§ The Parliamentary Under-Secretary of State for Employment (Mr. Patrick Nicholls)
I beg to move,That the draft Industrial Training Levy (Engineering Board) Order 1988, which was laid before this House on 13th January, be approved.Our debate tonight takes place because any industrial training levy order which involves a levy exceeding 1 per cent. of an employer's payroll must receive parliamentary approval under the Industrial Training Act 1982. In the case of the Engineering Industry Training Board, one part of the levy proposals—that covering site employees in the mechanical and electrical engineering construction sector—establishes a levy rate of 1.12 per cent. and requires approval under the affirmative resolution procedure.
The board's levy proposals for 1988 show no change from those approved by the House in March of last year. The board anticipates that it will raise some £19.6 million from the levy, after allowing for exemption. The levy will apply to those firms which fall within the scope of the board between the date the order comes into force and 31 August 1988.
The levy proposals are in two parts, the first applying to mainstream engineering, and the second to the mechanical and electrical engineering construction industry. I shall briefly outline the proposals in both sectors.
For mainstream engineering establishments the board proposes a total levy of I per cent. of an employer's payroll. For an establishment with fewer than 1,000 employees, 0.08 per cent. of payroll will be non-exemptible; larger establishments will pay a non-exemptible levy of 0.08 per cent. in respect of the first 1,000 employees and 0.072 per cent. in respect of the remainder. The bulk of the levy is therefore non-exemptible— that is, employers who train satisfactorily will be given credit for this and will not be required to pay the maximum levy to the board. In addition, firms employing 40 workers or fewer will be excluded totally from paying levy. Some 68 per cent. of firms employing 12 per cent. of the work force will be excluded from levy because of their size.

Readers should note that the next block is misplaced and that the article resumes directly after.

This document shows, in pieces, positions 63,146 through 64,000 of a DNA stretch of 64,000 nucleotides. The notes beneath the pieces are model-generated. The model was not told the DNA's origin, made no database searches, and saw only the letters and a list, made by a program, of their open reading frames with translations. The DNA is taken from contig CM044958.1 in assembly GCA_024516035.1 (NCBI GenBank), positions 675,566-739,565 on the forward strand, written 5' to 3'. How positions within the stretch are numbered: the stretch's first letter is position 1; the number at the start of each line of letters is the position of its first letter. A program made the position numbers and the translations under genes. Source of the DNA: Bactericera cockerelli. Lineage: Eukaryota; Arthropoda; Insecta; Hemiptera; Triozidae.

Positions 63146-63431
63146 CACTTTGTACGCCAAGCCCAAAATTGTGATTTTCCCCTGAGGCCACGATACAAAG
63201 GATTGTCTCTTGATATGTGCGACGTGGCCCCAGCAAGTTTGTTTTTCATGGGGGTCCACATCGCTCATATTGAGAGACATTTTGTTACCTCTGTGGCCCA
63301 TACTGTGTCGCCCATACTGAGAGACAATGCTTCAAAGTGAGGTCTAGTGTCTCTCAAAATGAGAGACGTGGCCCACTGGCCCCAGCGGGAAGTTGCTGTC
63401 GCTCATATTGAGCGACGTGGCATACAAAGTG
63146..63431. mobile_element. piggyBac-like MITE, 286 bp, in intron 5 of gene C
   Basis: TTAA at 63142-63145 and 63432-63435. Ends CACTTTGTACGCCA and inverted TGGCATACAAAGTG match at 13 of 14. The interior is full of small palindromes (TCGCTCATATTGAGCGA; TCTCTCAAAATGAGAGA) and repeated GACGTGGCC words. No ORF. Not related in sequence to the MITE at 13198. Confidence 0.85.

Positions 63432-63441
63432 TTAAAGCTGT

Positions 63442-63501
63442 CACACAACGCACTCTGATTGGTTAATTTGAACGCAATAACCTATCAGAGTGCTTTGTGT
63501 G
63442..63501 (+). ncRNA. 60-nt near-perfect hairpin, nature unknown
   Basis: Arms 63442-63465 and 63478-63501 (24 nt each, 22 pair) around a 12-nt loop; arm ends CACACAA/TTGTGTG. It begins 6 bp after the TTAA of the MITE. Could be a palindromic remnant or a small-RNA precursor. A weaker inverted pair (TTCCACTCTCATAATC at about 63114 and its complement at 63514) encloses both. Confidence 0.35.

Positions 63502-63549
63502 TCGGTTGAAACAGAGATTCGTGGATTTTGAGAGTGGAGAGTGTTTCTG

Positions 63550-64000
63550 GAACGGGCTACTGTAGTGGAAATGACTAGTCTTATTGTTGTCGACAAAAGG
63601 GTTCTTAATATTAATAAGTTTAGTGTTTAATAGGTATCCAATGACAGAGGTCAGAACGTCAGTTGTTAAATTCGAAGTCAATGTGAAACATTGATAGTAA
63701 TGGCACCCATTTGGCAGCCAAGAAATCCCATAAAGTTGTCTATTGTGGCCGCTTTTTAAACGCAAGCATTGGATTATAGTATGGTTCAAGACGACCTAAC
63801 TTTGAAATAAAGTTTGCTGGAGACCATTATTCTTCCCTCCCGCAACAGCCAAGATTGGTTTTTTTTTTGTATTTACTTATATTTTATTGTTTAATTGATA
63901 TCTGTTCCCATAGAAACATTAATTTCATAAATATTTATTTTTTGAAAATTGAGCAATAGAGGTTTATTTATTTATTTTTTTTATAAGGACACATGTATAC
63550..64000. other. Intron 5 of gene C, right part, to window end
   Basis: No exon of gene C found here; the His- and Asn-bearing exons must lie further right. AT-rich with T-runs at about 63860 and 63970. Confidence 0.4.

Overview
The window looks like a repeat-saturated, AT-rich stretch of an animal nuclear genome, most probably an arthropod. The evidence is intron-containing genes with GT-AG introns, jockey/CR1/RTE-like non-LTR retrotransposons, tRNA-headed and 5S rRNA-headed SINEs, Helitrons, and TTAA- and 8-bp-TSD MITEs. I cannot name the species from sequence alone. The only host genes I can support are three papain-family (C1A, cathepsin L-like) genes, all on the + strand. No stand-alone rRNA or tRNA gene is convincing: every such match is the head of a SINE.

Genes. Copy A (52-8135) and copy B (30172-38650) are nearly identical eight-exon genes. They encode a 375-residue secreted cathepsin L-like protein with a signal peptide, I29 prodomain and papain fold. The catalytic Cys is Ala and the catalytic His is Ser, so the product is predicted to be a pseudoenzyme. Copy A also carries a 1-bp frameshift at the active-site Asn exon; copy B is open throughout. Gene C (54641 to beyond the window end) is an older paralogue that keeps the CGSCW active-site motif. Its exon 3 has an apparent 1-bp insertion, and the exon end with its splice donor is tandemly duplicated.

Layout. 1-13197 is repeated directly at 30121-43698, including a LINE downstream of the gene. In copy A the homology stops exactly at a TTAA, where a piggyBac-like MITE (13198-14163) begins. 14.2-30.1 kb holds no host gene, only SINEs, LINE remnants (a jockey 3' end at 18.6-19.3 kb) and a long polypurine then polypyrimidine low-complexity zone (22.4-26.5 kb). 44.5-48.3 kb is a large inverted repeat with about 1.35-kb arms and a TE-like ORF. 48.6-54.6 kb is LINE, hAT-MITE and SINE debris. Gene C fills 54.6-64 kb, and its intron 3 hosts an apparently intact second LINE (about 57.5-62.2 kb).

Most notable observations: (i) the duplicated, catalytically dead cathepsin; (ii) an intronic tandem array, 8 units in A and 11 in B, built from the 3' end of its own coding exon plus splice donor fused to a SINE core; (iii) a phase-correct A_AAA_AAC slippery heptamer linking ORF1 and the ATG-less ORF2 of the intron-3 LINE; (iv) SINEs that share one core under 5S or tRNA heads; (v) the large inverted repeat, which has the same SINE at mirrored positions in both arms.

For the mechanical and electrical engineering construction sector, again the levy proposals are the same as those approved last year. In this sector, arrangements differ for workers employed on site, and those employed off site. For on-site employees no levy is payable on the first £50,000 of payroll; above that, a non-exemptible levy of 1.12 per cent. will apply, and 31 per cent. of establishments employing 0–5 per cent. of the work force will be below the levy threshold.
For off-site employees, establishments with up to 30 employees will be excluded from levy; this will mean that some 79 per cent. of establishments employing 11 per cent. of the work force will not pay levy. Establishments with more than 30 employees will be levied at 1 per cent. of payroll. The non-exemptible element of this levy will be 0.15 per cent.
The raising of a non-exemptible levy in excess of 0.2 per cent. in the on-site sector means that the board must satisfy another requirement of the Industrial Training Act 1982 — that there should be a proven employer consensus in the industry for the proposals. Employer 945 organisations representing more than half the employers liable to pay levy, and also representing employers liable to pay more than half the total levy between them, have confirmed their agreement to the proposals, thus satisfying the conditions of the Act.
The proposals before the House that we are debating tonight were approved unanimously by the board and the Manpower Services Commission. They show no change from those approved by the House in March last year. Therefore, I commend them to the House.